This card game is designed for four people at a time who play from the point of view of a dog. By making it an interactive game, Victoria Vesna, Siddharth Ramakrishnan and Adeline Ducker engage the audience and evoke curiosity, and begin a dialog about the human sensory world in comparison to that of the dog. They hope this simple interface will allow access to a larger audience, spanning varied ages, and fosters thought and conversation, inviting the audience to test the game, have fun and give feedback.
[Nov 9/10] Dog Nose Knows!
Victoria Vesna, Siddharth Ramakrishnan and Adeline Ducker
Friday, Nov 9, at 7pm: Opening Reception
Saturday, Nov 10, 3 – 6pm, Game Testing Workshop
Launch of card game conceptualized by media artist Victoria Vesna and neuroscientist Siddharth Ramakrishnan, graphics / game design by Adeline Ducker.
Harvestworks – www.harvestworks.org
596 Broadway, #602 | New York, NY 10012 | Phone: 212-431-1130
Subway: F/M/D/B Broadway/Lafayette, R Prince, 6 Bleeker
DOG NOSE KNOWS concept emerged during a conference organized by the UCLA Society for Genetics “Made for Each Other? Dog and Human Co-Evolution” (February 2011). Though humans and dogs share the same physical space and have done so for centuries, their sensory worlds are very different. We wanted to highlight this difference in “umwelts” between human and dog using simple interfaces.
When compared to humans, dogs have olfactory epitheliums with a larger surface area and contain 40 times more olfactory receptors. They also have a specialized Jacobsen’s organ that helps them detect pheromones. All this gives them an ability to smell around 1000 times better than humans. Dogs have an estimated 220 million olfactory receptor neurons in comparison to 2-5 million in humans, and show a corresponding improvement in behavioral tests involving odor sensation [Schoon 1997; Szetei et al., 2003]. This heightened sensitivity and the ability to train dogs, has resulted in using them to detect various odors that we as humans cannot perceive. Dogs are now used to detect landmines in war zones, truffles, track game and criminals. They are also able to find humans trapped under snow/landslides and cadavers buried far below the surface [Amato, 2009]. Recently dogs have also been shown to detect early onset of different cancers [Hovarth et al., 2008].
The card game is designed for four people at a time who play from the point of view of a dog. By making it an interactive game, we engage the audience and evoke curiosity, and begin a dialog about the human sensory world in comparison to that of the dog. We hope this simple interface will allow access to a larger audience, spanning varied ages, and fosters thought and conversation. This time we invite the audience to game test with us, have fun and give feedback.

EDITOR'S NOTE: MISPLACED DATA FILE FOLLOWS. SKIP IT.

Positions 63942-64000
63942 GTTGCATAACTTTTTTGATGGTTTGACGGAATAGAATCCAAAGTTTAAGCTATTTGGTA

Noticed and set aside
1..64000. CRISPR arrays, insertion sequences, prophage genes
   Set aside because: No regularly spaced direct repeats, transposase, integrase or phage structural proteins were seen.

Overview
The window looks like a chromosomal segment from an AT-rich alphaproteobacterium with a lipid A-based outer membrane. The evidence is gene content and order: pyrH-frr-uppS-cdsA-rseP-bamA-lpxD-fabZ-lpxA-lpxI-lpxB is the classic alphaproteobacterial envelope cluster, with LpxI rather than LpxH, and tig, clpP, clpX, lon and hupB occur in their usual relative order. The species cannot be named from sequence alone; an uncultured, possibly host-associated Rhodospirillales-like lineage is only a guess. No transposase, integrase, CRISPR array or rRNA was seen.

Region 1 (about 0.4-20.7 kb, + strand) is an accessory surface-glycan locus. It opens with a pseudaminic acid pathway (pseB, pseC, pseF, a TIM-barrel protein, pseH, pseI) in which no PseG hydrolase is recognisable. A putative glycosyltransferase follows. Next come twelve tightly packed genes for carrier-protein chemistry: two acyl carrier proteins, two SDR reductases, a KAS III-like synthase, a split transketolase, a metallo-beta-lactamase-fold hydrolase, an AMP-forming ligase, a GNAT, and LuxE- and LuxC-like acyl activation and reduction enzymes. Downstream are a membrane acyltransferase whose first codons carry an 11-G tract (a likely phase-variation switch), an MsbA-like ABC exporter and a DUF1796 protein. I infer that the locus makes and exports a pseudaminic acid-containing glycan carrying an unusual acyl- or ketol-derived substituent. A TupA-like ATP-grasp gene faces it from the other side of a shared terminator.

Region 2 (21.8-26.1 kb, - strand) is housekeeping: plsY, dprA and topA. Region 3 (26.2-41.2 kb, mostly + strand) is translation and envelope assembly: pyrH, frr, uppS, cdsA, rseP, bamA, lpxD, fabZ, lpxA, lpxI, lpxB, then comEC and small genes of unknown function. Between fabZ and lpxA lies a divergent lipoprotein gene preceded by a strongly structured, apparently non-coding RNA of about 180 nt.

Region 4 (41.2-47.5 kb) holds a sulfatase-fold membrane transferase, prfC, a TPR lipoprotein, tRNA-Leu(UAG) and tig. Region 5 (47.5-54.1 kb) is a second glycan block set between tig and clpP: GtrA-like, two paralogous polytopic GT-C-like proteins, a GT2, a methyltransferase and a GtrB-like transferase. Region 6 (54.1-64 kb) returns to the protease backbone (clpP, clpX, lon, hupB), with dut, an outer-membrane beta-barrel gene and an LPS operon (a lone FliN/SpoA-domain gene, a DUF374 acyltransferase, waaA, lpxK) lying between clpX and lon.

DOG NOSE KNOWS is conceptualized and developed by Victoria Vesna and neuroscientist Siddharth Ramakrishnan. This version was created by game designer Adeline Ducker who will present and game test together with Victoria Vesna. Siddharth will join via skype as he is currently in Seattle. This project was supported in part by the David Bermant Foundation.
Victoria Vesna, Ph.D., is a media artist and Professor at the UCLA Department of Design | Media Arts and Director of the Art|Sci center at the School of the Arts and California Nanosystems Institute (CNSI). She is currently a senior researcher at IMéRA – Institut Méditerranéen de Recherches Avancées in Marseille (2011-2013). Her work can be defined as experimental creative research that resides between disciplines and technologies. With her installations she explores how communication technologies affect collective behavior and how perceptions of identity shift in relation to scientific innovation. Victoria has exhibited her work in over twenty solo exhibitions, more than seventy group shows, has been published in excess of twenty papers and gave 100+ invited talks in the last decade. She is the North American editor of AI & Society and in 2007 published an edited volume – Database Aesthetics: Art in the age of Information Overflow, Minnesota Press and in 2011 an edited volume entitled Context Providers: Conditions of Meaning in Media Arts (co-edited with Christiane Paul and Margot Lovejoy).
Come to the book launch and symposium! Chinese translation of Context Providers: Conditions of Meaning inMedia Arts is launched at Harvestworks on Sunday, November 11th, 3-6pm.
Siddharth Ramakrishnan, PhD., is a Neuroscientist currently working in the field of Bioelectronics at Columbia University in New York. He works on designing microchips to record from brain cells and using proteins to create bio-batteries and biosensors. As a postdoctoral researcher at UCLA (2006-2009) he studied the development and physiology of reproductive neurons in the zebrafish brain. His PhD dissertation (UIC, 2005) addressed pattern generating networks in snails and how they were modulated to elicit various behaviors. With Victoria Vesna he has co-taught hybrid Art and Science courses at the New School of Design (2009-2012). A Fellow of the UCLA Art|Sci center, His collaborations with artists have led to exhibitions and documentaries that blend the worlds of art and science highlighting topics like Hox genes, animal umwelts and biomimicry. In 2013 he joins the University of Puget Sound as the Jennie M. Caruthers Chair in Neuroscience. More information can be found at www.siddharthramakrishnan.com
Adeline Mai Ducker is a recent graduate of the Department of Design Media Arts at UCLA. For the past year she has been working at the UCLA Game Lab led by Eddo Stern who recommended her for this project.